Wellness, Home & Lifestyle, Science & Tech
The Absurd Act of Dreaming
Lesson time 13:11 min
Ever wonder what your brain is doing when you’re dreaming? Matthew explains why dreams can benefit our waking selves.
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Topics include: When We Dream • A Freudian Mistake
Teaches the Science of Better Sleep
Neuroscience professor Matthew Walker teaches you the science of sleep and how to optimize it to better your overall health.Sign Up
[MUSIC PLAYING] - Last night, if you slept-- and I very much hope that you did-- when you went into dream sleep, you became flagrantly psychotic. And, in fact, you did that several times throughout the night during those REM cycles. Now, before you reject my diagnosis of your nighttime psychosis, let me give you five good reasons because, first, last night, when you started dreaming, you began to see things which were not there, so you were hallucinating Second, you believe things that couldn't possibly be true, so you were delusional. Third, you became confused about time, place, and person, so you're suffering from disorientation. Fourth, you had wildly fluctuating emotions, something that psychiatrists call being affectively labile. And then how wonderful you woke up this morning and you forgot most, if not all, of that dream experience, so you're suffering from amnesia. If you were to experience any one of those five symptoms while you're awake, you would be seeking, perhaps, psychological or psychiatric intervention. But yet, for reasons that we're only now just starting to understand, this seems to be both a normal physiological and psychological process each and every night. REM sleep and the associated conscious experience that we have during REM sleep that we all call dreaming really is a case of how your brain goes completely out of its mind. Dream sleep, or REM sleep, is brain activity that seems to be almost indistinguishable from that when we're awake. With the advent of more powerful MRI scanning technology, we've been able to look deep within the brain itself. And, during these studies, we have people go inside of a scanner, and we have them fall asleep. And, when they go into REM sleep, we turn on the scanner, and we can start to look at the changes in their brain activity. In fact, some parts of your brain are up to 30% more active when you go into REM sleep than when you are awake. And, firstly, what we found is that regions at the back of the brain that are associated with visual processing, what we call your visual cortex, those areas burst into life. There's also motor areas of the brain that control movement and this sort of sense of kinesthetic movement activity. Those light up in their activity. But there is another brain area that does something in the complete opposite direction, and particularly, the left and the right side of your prefrontal cortex. Now, you can think of your prefrontal cortex a little bit like the CEO of your brain. It's very good at making high-level, top-down, rational judgments, logical decisions. And it also helps control our emotional impulses. But this part of the brain, when we shift over into REM sleep, goes in the opposite direction of all of those other areas. It is actually switched off or deactivated during REM sleep. So how does this help us understand the dream state? We see visual areas lighting up, motor command areas lighting up, memory and emotion areas lighti...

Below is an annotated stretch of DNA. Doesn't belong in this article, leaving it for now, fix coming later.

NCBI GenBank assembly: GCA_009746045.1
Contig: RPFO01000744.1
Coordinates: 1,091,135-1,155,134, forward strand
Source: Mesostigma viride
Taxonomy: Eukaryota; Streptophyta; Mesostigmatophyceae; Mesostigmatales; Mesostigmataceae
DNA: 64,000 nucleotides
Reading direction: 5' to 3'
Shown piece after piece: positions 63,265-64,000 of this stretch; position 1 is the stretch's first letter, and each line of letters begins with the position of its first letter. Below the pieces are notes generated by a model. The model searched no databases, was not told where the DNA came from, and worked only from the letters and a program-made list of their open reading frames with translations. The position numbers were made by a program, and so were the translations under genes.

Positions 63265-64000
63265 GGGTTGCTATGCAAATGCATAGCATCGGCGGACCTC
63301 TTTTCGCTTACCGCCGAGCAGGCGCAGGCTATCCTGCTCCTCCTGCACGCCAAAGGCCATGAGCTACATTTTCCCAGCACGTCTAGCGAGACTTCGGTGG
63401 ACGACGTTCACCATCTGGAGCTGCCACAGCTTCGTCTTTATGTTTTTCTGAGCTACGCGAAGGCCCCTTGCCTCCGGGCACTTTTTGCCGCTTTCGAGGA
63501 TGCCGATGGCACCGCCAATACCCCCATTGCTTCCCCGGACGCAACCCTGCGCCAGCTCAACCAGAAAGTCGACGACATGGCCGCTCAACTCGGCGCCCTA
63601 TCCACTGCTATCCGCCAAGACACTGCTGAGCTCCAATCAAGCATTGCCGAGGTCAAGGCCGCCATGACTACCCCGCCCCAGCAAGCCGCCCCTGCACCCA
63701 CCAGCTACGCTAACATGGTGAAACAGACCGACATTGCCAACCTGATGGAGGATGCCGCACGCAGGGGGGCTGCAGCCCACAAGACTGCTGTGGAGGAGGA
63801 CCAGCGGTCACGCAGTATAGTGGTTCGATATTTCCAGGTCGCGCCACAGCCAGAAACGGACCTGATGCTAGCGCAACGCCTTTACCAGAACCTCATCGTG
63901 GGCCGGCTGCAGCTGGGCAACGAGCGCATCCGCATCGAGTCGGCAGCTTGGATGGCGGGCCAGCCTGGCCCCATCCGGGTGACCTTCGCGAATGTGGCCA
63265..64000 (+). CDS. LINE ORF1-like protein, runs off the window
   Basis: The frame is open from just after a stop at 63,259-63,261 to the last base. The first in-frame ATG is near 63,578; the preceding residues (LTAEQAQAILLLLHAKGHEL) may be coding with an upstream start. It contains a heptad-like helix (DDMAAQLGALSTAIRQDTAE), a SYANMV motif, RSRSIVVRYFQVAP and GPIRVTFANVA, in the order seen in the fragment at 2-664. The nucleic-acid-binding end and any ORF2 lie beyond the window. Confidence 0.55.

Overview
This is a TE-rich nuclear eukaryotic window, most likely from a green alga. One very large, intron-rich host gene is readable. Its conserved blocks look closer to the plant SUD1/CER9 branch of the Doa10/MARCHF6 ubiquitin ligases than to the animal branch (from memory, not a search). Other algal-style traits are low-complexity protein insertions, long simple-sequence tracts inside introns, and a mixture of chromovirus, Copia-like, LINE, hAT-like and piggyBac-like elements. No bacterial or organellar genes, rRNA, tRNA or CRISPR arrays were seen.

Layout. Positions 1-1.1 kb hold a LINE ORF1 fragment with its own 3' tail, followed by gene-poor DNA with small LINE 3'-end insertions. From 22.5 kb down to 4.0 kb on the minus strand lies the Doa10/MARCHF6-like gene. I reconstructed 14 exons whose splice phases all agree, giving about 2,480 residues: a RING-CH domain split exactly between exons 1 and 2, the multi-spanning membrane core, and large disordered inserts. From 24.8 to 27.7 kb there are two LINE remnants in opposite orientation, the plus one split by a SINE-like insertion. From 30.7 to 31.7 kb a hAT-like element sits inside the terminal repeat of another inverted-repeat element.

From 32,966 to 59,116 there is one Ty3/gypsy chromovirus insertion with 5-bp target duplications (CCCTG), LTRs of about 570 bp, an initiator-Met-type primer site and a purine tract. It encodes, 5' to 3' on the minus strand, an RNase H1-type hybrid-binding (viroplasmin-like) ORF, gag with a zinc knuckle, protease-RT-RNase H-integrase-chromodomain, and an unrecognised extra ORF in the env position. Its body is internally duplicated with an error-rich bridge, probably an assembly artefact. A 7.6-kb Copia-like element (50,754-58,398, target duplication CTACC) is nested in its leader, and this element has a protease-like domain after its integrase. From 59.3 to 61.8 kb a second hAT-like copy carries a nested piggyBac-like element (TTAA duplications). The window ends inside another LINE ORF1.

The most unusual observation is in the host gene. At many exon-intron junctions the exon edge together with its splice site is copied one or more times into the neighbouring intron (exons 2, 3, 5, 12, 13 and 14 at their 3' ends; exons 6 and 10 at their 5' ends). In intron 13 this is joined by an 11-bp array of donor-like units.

About the Instructor
As a professor of neuroscience and psychology at UC Berkeley and the director of the Center for Human Sleep Science, Matthew Walker is an expert on sleep. In this class, he will illuminate the science behind sleep and teach you how to increase the quality and quantity of your sleep. Learn how to prevent sleep debt, navigate the effects of alcohol and caffeine, and improve your health. Your best sleep starts tonight.
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Neuroscience professor Matthew Walker teaches you the science of sleep and how to optimize it to better your overall health.Explore the Class